A couple days late, but I guess I'll pile on the Denver transit hate
I've only visited Denver once, but using transit there, the glaring problem was that the rail services poorly connected the inner city together, they were primarily used as suburban commuting lines.
South Line: I didn't ride this one, but it seems to hug a highway and operate in lower density indistrial and SFH neighborhoods. It also serves Englewood and Littleton, which appear to be of the inner suburban variety with gridded streets and the like.
Southeast Line: This one also operates along a highway, but serves the "Denver Tech Center", an extremely car-orientated edge city, not unlike Normandale Lake or Tyson's Corner or the ones north of Atlanta. It also serves University of Denver which appeared to be a popular stop.
225 Line: Currently a pretty much useless line, an extension through Aurora and up to the East Line is underway. That being said, the line will not serve the big medical complex on Colfax, and will instead operate around it. I'm not too sure how popular a suburb-to-suburb LRT line will be, but there aren't many paradigms in the US.
West Line: Operates a few blocks south of Colfax, probably a 5-10 min walk from all the main intersections. Ridership is probably impacted by the fact that the line only operates on the Union Station branch in downtown, which isn't too close to all the big office towers.
Downing St Line: Denver's first line, not sure how well used it is. Apparently, a planning process is going on to convert the line to a low-floor streetcar (as opposed to the high-floor LRT) service and disconnect it from the lines south of downtown.
East Line: Will operate to the Airport, and replace some of the express buses that serve park and rides on the way. Otherwise, it seems to operate in industrial areas and won't attract too much walk up ridership. It does kinda serve Denver's premier new urbanist community, Stapleton.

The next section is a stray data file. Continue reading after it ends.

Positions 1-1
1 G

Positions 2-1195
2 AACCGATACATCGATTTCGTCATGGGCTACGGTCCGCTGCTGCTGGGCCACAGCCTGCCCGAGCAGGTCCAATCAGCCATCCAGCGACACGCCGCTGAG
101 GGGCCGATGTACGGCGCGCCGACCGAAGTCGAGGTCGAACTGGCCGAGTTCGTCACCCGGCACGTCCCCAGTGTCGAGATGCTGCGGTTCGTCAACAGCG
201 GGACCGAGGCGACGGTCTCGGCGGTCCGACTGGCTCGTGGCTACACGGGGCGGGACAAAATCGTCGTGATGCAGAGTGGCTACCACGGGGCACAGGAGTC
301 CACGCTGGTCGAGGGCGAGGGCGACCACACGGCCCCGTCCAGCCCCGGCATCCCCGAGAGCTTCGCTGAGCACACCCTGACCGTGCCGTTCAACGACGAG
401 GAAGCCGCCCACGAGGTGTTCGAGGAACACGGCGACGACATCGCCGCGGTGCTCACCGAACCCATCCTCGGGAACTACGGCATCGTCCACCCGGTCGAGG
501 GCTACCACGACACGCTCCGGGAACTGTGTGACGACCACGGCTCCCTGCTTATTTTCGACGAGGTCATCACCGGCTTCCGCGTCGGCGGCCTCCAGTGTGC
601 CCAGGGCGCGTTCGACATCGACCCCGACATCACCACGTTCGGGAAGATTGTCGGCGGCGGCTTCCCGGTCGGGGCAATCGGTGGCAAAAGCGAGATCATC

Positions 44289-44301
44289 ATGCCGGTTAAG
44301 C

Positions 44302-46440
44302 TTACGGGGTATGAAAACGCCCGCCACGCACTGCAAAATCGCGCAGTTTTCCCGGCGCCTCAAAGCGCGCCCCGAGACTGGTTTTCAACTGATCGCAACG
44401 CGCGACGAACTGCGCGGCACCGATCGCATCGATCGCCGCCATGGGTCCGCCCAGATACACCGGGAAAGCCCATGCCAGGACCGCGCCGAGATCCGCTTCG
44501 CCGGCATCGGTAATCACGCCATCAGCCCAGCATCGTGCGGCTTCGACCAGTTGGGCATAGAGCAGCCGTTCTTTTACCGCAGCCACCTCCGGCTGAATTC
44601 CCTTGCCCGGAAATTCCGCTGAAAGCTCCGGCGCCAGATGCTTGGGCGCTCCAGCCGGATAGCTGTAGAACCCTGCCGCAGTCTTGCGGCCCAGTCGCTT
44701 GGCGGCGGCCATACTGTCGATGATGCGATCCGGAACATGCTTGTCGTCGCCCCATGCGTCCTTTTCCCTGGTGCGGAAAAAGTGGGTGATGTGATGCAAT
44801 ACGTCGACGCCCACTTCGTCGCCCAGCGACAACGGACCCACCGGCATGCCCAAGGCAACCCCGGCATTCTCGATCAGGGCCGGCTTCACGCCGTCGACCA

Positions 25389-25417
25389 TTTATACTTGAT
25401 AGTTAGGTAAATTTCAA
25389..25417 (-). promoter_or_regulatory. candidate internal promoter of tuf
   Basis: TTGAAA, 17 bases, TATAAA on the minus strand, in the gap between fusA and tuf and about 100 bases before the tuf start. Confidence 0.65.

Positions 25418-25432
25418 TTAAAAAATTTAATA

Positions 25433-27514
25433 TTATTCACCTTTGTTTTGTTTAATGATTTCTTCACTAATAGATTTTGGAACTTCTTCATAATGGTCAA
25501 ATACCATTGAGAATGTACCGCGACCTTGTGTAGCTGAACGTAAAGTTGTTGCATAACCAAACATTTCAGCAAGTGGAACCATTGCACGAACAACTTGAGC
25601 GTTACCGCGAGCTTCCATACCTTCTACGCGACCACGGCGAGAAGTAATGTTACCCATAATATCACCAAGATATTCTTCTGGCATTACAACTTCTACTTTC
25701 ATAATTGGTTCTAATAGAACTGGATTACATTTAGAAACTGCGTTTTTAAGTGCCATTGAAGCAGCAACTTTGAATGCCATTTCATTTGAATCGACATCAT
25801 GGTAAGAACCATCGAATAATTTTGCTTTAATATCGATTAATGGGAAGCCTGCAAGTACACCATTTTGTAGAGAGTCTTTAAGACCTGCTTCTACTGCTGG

North Line: Nothing special about this one, it seems to just serve the sprawl.
Gold Line: Perhaps a better name than the WNW Line, it doesn't serve too much except the suburb of Arvada.
Northwest Line: The proposed line to Boulder, only a short stub will be built anytime soon.
US 36 BRT: The Boulder Line in the meantime, will open soon. It's a highway BRT, with express buses using median toll lanes, and station-to-station buses using bus shoulders and slip ramps, with pedestrian bridges connecting the two sides of the highway.
Northeast Line: A long ways to go planning-wise, probably the least promising of any transit service in Denver.
One of the main problems is that the lines poorly interact in the core itself. The East, North, Gold, and Northwest lines are all EMU services that terminate at Union Station forcing a transfer to a bus to access the main office areas. The South and Southeast lines do provide direct service to downtown, but they fail to connect to the Union Station lines. The West line and branches of the SE and S lines also serve Union Station, but they run into the same problem, not serving the main part of the core.
The other issue is that Denver has completely ignored the inner city neighborhoods in favor of fast, cheap rail connections to the suburbs. The main streets of Colfax, Broadway, Federal, Colorado, etc are seeing marginal, if any improvements. E Colfax might get a BRT service, with a peak-only bus lane. Cherry Creek, which is kinda like the "Uptown" of Denver (someone correct me if I'm wrong) isn't planned to see any improvements.
As for the rail situation, a lot of it is already moving quite fast, and there isn't really any good way to change the lines to service the inner city. Hopefully a downtown LRT loop connecting the Union Station branch to the Stout/California branch (perhaps along 19th?) could improve the operation of the LRT lines and provide a better connection for the commuter rail lines.
In any case, it seems to me that the Twin Cities are doing a much better job than Denver, despite having fewer rail lines. Hiawatha and Central are high performers, Rush Line and Riverview will be pretty decent as well, Southwest, Bottineau, and Gateway are more Denver-esque, but will probably perform decently as well. We also have a much better bus system than Denver, and our SIP and Arterial BRT plans are much more aggressive at bus expansion than Denver's plans.